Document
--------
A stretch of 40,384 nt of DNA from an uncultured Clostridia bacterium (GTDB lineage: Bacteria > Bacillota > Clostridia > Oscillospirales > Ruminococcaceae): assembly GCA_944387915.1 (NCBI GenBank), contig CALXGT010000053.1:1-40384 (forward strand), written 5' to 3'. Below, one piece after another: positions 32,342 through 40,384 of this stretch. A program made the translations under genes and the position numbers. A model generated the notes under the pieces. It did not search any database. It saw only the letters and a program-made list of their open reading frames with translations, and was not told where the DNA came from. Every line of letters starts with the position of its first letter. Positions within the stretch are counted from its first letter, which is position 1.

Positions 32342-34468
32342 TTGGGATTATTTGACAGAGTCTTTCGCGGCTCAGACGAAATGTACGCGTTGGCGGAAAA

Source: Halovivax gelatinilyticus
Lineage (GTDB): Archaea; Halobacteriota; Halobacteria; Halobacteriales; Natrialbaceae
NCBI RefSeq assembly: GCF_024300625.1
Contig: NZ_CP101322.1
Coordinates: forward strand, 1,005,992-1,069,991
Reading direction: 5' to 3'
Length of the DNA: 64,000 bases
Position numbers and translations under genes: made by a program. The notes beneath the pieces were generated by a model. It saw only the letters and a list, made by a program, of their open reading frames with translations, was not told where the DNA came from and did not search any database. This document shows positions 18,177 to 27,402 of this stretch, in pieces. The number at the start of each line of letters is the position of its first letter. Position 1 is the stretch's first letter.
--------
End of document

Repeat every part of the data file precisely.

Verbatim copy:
A stretch of 40,384 nt of DNA from an uncultured Clostridia bacterium (GTDB lineage: Bacteria > Bacillota > Clostridia > Oscillospirales > Ruminococcaceae): assembly GCA_944387915.1 (NCBI GenBank), contig CALXGT010000053.1:1-40384 (forward strand), written 5' to 3'. Below, one piece after another: positions 32,342 through 40,384 of this stretch. A program made the translations under genes and the position numbers. A model generated the notes under the pieces. It did not search any database. It saw only the letters and a program-made list of their open reading frames with translations, and was not told where the DNA came from. Every line of letters starts with the position of its first letter. Positions within the stretch are counted from its first letter, which is position 1.

Positions 32342-34468
32342 TTGGGATTATTTGACAGAGTCTTTCGCGGCTCAGACGAAATGTACGCGTTGGCGGAAAA

Source: Halovivax gelatinilyticus
Lineage (GTDB): Archaea; Halobacteriota; Halobacteria; Halobacteriales; Natrialbaceae
NCBI RefSeq assembly: GCF_024300625.1
Contig: NZ_CP101322.1
Coordinates: forward strand, 1,005,992-1,069,991
Reading direction: 5' to 3'
Length of the DNA: 64,000 bases
Position numbers and translations under genes: made by a program. The notes beneath the pieces were generated by a model. It saw only the letters and a list, made by a program, of their open reading frames with translations, was not told where the DNA came from and did not search any database. This document shows positions 18,177 to 27,402 of this stretch, in pieces. The number at the start of each line of letters is the position of its first letter. Position 1 is the stretch's first letter.